Seattle May Try to Replicate Barcelona’s ‘Superblocks’

The intersection of a Superille, with excess street space repurposed for play. Photo: BCN Ecologia
The intersection of a Superille, with excess street space repurposed for play. Photo: BCN Ecologia

A Seattle council member is proposing that a six-block area of the city’s Capitol Hill neighborhood be transformed into a Barcelona-style “Superille” or “Superblock.”

These clusters of blocks — in which car traffic is mostly curtailed — have become hugely popular in the Spanish city, transforming residential districts by creating walkable, child-friendly neighborhoods with welcoming public spaces.

Council Member Teresa Mosqueda thinks that superblocks would work well in her district, so she is urging that Seattle pilot the model in a six-block area of Capitol Hill between between Pine and Union between 12th and Broadway. Vehicle traffic would be routed around the area, sparing residents living on the interior blocks the noise, pollution and danger of interaction with traffic.

Mosqueda said she would take up the idea after the election in November, when she hopes it will receive the support it needs in the council, Margo Vansynghel at Capitol Hill Blog reported.

superblock-2-468x251

Of course, Seattle, a national leader on street design, is already experimenting with a similar idea. The city calls its experiment “home zones.” It is offering $350,000 in grants for neighborhoods that want to try traffic calming within “a grid of arterial streets.”

By all accounts, the Superilles experiment in Barcelona has been a huge success, as David Roberts at Vox has detailed. On some of the city’s earliest Superblocks, bike trips rose by 30 percent and walking jumped 10 percent. The blocks make urban life quieter and more peaceful and sociable by creating a space for gathering and play, as the photo above shows.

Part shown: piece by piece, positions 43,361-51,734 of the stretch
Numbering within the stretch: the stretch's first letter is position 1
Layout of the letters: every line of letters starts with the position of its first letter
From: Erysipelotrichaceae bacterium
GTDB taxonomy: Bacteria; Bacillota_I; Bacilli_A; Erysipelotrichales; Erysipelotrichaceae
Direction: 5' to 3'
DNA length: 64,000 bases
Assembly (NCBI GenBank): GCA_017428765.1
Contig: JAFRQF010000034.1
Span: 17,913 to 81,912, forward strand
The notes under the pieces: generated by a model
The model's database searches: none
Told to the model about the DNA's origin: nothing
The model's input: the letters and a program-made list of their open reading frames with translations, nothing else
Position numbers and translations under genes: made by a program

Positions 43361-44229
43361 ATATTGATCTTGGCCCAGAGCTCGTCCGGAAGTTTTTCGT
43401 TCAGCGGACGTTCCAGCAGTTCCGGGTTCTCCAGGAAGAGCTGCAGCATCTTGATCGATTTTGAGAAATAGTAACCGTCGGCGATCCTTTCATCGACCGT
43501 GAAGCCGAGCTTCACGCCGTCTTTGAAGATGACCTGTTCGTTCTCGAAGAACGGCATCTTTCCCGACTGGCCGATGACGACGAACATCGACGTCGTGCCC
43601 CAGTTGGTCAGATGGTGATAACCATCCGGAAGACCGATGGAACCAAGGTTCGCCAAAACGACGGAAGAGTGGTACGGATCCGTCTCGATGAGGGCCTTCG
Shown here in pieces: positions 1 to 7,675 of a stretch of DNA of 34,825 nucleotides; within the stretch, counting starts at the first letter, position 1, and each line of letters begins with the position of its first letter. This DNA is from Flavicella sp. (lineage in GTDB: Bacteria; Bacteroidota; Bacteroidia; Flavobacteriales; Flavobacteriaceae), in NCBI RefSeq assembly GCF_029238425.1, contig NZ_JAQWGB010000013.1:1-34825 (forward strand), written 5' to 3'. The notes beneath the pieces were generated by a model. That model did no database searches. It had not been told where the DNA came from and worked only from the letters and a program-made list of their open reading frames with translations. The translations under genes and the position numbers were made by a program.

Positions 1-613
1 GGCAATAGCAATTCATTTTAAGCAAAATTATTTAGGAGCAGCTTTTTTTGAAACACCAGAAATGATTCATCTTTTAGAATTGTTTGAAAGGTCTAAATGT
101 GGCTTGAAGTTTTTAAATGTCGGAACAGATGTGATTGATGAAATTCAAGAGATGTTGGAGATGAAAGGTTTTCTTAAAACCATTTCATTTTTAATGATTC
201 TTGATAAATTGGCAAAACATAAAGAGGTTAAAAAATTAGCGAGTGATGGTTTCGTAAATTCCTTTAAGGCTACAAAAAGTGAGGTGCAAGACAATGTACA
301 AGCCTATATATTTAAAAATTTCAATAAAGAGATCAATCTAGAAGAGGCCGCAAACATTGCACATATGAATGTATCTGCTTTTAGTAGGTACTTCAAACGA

Barcelona eventually hopes to expand them to cover the entire city.

ALSO ON STREETSBLOG

Activists want San Francisco to consider car free zones in neighborhoods like the Tenderloin where a spate of pedestrian injuries and deaths have occurred this year.

Car-Free Zones Eyed in SF, Elsewhere

|
A string of pedestrian injuries and deaths in San Francisco’s Tenderloin district has spurred city leaders to demand a ban on cars in some densely populated neighborhoods — the latest in a nascent and long-overdue move by activists nationwide to get reckless drivers off at least a tiny handful of city streets. San Francisco Supervisor […]

In Seattle, Neighbors Compel CVS to Build a More Urban Drug Store

|
A lot of the time, neighborhood-level development fights play out like this story from Arlington, Virginia: Miles Grant at Network blog The Green Miles writes that this transit-accessible D.C. suburb recently saw the opening of 122 units of new affordable housing, which drew 3,600 applications. But Grant points out that there would be more affordable housing […]

Will Barcelona’s “Superblocks” Proposal Work Well for Transit?

|
Barcelona is making waves with plans to test a concept it’s calling “superblocks.” The idea is to create nine-block squares of “citizen spaces” — about 400 meters on each side — where cars would be limited. Unlike the widely derided superblocks of the urban renewal era, Barcelona’s would be explicitly designed to preserve the street grid for walking and biking — only motor vehicle […]

There’s a (Parking) Place for Us

|
This post is #14 in the Sightline series, Parking? Lots! Alan Durning is the executive director of Sightline. There are places in this world the savvy traveler would never drive with any hope of finding street parking: Fisherman’s Wharf in San Francisco, for example, or just about anywhere in downtown Los Angeles. That’s what you […]